DCSIMG

Comment: Old enemy inflation rears its ugly head again

Terry Murden

Terry Murden

  • by TERRY MURDEN
 

for a few weeks it looked as though the economic tide was turning. September gave us better news on inflation (the lowest for three years) and retail figures (showing the first signs of improvement). But the post-Olympic bubble has well and truly burst.

October produced a sharp spike in inflation, the 2.7 per cent figure being higher than most forecasts, and Scottish retail figures showed the biggest like-for-like fall since May 2011.

The data on both fronts will fail to excite retailers hoping for a pre-Christmas spending boom.

Although the experience of previous years shows consumers defying Christmas predictions, stores will be cautious about over-stocking and are likely to kick-start sales ahead of the festive season.

A worrying trend is the return of inflation which is expected to shoot above 3 per cent some time next year and possibly to 3.5 per cent by the summer.

The rise in inflation should force hard-pressed savers to shop around for some better deals or see the value of their money eroded even further. Moneysupermarket says that to beat inflation, basic rate taxpayers will need an account paying at least 3.39 per cent to benefit in real terms, increasing to 4.51 per cent for higher rate taxpayers, and 5.41 per cent for 50 per cent taxpayers.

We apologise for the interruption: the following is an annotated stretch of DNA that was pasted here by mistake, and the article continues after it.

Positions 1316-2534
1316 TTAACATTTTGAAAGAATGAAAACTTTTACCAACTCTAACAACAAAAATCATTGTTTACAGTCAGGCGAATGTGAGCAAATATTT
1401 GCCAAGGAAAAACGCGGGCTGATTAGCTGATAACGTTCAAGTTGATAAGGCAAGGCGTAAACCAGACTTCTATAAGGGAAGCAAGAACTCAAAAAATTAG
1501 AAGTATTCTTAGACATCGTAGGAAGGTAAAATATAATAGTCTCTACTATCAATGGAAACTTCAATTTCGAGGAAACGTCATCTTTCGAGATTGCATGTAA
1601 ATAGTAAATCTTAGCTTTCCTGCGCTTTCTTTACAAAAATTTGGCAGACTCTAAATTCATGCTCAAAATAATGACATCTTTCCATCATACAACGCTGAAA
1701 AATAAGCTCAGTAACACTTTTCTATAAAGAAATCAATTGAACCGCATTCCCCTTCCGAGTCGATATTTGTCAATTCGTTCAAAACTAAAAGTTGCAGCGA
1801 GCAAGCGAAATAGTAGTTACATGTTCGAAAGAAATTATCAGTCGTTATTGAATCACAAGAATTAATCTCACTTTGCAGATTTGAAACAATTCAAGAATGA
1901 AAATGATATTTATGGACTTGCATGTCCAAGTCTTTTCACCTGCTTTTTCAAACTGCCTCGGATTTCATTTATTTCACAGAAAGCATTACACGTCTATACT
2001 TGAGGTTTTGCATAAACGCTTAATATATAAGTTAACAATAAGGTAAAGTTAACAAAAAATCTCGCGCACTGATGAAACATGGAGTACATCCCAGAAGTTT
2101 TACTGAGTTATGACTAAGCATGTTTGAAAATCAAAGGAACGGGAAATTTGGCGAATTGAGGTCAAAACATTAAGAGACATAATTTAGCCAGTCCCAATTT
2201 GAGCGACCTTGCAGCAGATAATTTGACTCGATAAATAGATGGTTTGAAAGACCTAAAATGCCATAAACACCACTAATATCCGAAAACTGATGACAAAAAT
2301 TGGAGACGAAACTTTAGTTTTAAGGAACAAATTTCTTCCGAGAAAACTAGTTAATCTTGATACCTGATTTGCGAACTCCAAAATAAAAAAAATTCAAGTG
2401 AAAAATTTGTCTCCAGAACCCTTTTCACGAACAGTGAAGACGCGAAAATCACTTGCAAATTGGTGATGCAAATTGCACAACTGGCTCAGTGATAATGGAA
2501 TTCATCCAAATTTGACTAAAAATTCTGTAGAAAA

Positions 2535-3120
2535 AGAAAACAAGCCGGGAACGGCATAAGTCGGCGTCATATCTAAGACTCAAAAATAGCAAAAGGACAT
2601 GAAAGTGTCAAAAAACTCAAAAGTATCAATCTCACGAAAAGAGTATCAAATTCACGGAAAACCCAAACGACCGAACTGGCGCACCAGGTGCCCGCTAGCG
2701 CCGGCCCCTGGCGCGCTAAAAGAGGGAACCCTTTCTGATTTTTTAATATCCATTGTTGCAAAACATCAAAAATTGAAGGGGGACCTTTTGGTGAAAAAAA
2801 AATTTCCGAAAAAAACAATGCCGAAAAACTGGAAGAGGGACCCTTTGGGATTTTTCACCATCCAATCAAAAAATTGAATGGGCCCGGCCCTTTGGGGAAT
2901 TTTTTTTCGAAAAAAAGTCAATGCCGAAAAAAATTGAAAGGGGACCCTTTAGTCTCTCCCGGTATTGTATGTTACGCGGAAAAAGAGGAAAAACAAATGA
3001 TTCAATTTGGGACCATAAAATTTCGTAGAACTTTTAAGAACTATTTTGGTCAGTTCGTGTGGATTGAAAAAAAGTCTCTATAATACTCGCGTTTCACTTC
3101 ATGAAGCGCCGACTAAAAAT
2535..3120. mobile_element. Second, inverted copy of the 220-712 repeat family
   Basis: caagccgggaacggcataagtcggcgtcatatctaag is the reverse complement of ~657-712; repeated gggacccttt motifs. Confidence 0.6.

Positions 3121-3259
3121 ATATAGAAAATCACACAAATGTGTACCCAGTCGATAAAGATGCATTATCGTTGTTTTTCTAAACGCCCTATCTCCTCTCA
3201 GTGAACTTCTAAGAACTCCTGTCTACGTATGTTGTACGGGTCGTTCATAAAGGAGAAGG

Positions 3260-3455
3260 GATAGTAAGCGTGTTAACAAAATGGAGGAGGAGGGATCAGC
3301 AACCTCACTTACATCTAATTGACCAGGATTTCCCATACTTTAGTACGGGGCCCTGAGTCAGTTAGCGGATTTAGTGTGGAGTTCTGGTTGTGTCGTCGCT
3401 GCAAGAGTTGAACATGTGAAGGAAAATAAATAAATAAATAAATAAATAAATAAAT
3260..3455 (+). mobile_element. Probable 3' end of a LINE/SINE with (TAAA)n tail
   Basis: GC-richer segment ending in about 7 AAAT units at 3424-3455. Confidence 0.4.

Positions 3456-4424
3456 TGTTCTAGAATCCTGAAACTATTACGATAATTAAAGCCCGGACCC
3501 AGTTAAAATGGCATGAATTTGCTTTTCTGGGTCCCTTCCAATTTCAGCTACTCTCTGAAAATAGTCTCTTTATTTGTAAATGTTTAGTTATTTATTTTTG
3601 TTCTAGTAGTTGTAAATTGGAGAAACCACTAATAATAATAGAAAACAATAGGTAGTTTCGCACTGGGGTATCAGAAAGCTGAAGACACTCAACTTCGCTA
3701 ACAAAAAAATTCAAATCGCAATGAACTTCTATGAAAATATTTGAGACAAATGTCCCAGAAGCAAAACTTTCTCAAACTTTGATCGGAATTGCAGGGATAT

That is easier said than done. For basic rate taxpayers there are only 11 accounts that beat inflation, all of them fixed-rate bonds. For higher rate taxpayers there are none.

Royal Mail losing the basket case tag

The transformation of Royal Mail from loss-making basket case to profitable concern ready for its transition into private hands is gathering pace. As the opening words to its interim report declare: the group’s financial performance continues to strengthen.

For the second successive year it has reported growth in first-half profits and all of the group’s main businesses are now profitable.

A key to this turnaround is, ironically, the internet. It was supposed to kill the business as consumers switched from letter post to e-mail and other electronic forms of communication.

Instead, it has been revitalised by the growth of online shopping which has swollen the parcels business. Two centres have been opened in Scotland just to handle this traffic.

The change of fortunes at Royal Mail also owes much to the investment in technology and the co-operation of the workforce to adapt to new working arrangements.

These have allowed Moya Greene, the chief executive, to put the business on a more consumer-focused footing and to build in those areas, such as parcels, with the greatest scope for growth.

First it was banks, now it’s the energy industry

The energy sector is in grave danger of following the banking industry along the path of shame.

Allegations that utilities have been rigging the wholesale markets have been compared to the manipulation of Libor, the inter-bank lending rate, by the banks. Barclays has already been fined for its part in the scandal and others will follow.

Now the energy companies face similar accusations of market abuse which, if proven, would add to the growing public distrust over pricing and transparency that has dogged the industry for some time.

 

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